Medical Curriculum Vitae Example and Writing Tips


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When writing a curriculum vitae (CV), your objective is to provide details of your professional, academic, and extracurricular achievements. The details will vary slightly depending on your industry as well as your experience.

Review information on what to include in your CV, tips for writing a CV for a medical position, an example, and get a template to download to use as a starting point to write your own curriculum vitae.

What to Include in Your CV

A medical curriculum vitae should include details of your education (undergraduate and graduate), fellowships, licensing, certifications, publications, teaching and professional work experience, awards you have received, and associations you belong to.

Medical CV Writing Tips

Is a CV right for you? If you’re applying for a job in a country that’s outside the U.S., or you’re in academia or research, a CV may be the right choice. However, if you’re job searching in the United States and your experience fits on one page, you may be better off writing a resume unless the job advertisement specifically asks for a curriculum vitae.

Length: Typically, CVs are at least two pages long, sometimes longer. While not every job search expert still believes that resumes should be kept to one page, resumes are typically briefer than CVs. However, even with more room to expand, job seekers should be careful only to include information that pertains to the job. Unrelated job titles, experience, and skills will only draw attention away from your more relevant qualifications.

Consistency: When formatting your CV, choose a basic font like Times New Roman, Arial, or Calibri, and use it consistently throughout your document. Mixing up fonts won’t look eye-catching and will confuse the reader giving an unprofessional impression. It’s also important to be consistent with formatting choices like bold, italics, and caps. If you do some of your headings in bold, you should do all of them. If you choose to italicize job titles or employers, you should do so throughout.

Customization: Write a customized CV for every job opening. While this may seem like a waste of time, it’s anything but. Sending out a cookie-cutter CV or resume is a good way to get your application tossed. It will be immediately apparent to hiring managers that you’re trying to land any job, not specifically the job they’re hoping to fill. That’s not a selling point.

Accuracy: Make sure you’re scrupulously accurate about dates, job titles, and names of advisors and employers. Proofread your document carefully and make sure that the tenses, names of companies, and formatting are consistent throughout.

What Not to Include in a CV

You shouldn’t include your photo or salary history when sending your CV. Send references only upon request, separately from your CV.  

Medical Curriculum Vitae Template

Like many curricula vitae, this medical CV example follows a standard format and contains sections for education, certification and licensure, graduate medical training (including internship, residency, and fellowship history), professional experience, publications, and honors and awards.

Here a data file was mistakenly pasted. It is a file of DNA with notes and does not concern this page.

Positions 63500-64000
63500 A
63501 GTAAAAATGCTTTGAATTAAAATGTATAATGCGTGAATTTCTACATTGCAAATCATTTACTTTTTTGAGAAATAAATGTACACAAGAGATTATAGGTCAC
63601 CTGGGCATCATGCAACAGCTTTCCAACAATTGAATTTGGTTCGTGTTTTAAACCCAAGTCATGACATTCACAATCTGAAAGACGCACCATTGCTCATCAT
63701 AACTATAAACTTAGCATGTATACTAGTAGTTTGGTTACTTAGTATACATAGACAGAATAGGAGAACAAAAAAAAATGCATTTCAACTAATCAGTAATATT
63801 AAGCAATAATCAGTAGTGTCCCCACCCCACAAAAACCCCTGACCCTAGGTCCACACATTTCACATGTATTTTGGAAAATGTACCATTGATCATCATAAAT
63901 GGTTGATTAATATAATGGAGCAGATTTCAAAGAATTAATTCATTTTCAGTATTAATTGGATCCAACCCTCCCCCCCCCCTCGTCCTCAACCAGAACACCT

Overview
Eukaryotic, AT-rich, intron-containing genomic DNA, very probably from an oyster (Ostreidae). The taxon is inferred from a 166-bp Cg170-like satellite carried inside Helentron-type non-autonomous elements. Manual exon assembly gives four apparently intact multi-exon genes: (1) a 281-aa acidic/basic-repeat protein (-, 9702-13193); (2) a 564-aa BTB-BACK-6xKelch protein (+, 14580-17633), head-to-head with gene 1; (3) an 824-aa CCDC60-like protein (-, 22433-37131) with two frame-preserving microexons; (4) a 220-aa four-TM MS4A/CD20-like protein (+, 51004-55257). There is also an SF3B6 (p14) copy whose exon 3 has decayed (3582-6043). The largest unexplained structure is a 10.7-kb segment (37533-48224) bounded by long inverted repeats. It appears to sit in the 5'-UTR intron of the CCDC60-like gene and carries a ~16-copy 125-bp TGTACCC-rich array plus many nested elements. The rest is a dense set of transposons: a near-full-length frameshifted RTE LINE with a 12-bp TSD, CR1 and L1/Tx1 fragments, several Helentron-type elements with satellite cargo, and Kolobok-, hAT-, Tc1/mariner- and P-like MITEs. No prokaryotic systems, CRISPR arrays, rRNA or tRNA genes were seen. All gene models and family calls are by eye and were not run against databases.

This particular example is for a physician with a focus on neurology. This person also teaches in medical school, so their curriculum vitae includes a section describing their teaching experience.

Download the medical CV template (compatible with Google Docs and Word Online).

Screenshot of a medical CV template

Medical Curriculum Vitae Example

Medical Curriculum Vitae Example (Text Version)

101 Main Street
Van Tassel, NY 10701
000.123.4567 (Cell)


M.D., New York University Medical School, 2016, New York, NY

Bachelor of ScienceNeuroscience, Southern Vermont Universitymagna cum laude, 2012


  • Board-certified in internal medicine, 2016-present
  • Licensed physician in New York State, 2016


  • Fellowship: Neurology and Neurophysiology, Gulf Coast Hospital, Tampa, FL, 2017-2020
  • Residency: Neuropsychiatry, Dalla General Hospital, Dallas, TX, 2014-2017
  • Internship: Psychiatry, New York Memorial Hospital, New York, NY, 2013-2014


Consultant Physician, East Side Partners Private Practice, 2020-Present, New York, NY

  • Assess, diagnose, and treat patients at high-volume neurology office.

Attending Physician, New York Public Hospital, 2020-Present, New York, NY

  • Honed expertise in the practice of neurological medicine in metropolitan hospital ER.


  • Assistant Professor, New York University Medical School, Department of Psychology, 2020-present
  • Teaching Assistant, Southern Vermont University, Pre-Medical Studies, Fall 2010 - Spring 2011


Jeffrey Jacobs Memorial Medical Student Scholarship, 2013

  • Awarded based on undergraduate academic achievement, leadership, and character.

Valedictorian, Southern Vermont University, Spring 2012

Outstanding Teaching Assistant Award, Southern Vermont University, 2012

  • Nominated by department chair based on student surveys.


Appleton, J., Smith, W., and Martinez, O. “Preventing Drug Abuse: An Alternative Solution.” American Journal of Medicine 50.2 (2020): 138-59.

Appleton, J., Jones, B. “Opioid Addiction and PTSD: An Exploration.” Medical Journal of the West 40.1 (2019): 92-97.


“A Different Approach to Treating Opioid Addiction.” Treating Addiction Conference. Pittsburgh, PA, 2021.

“PTSD Treatment: Rewiring the Brain.” Anxiety Disorders Symposium. New York, NY 2020.


  • American Medical Association
  • U.S. Psychiatric Association


Peer-reviewed articles for:

  • American Journal of Medicine
  • Medical Journal of the West


  • Free Clinic of the Lower East Side, New York NY, 2016-Present
  • Volunteer Consultant Physician, Neurology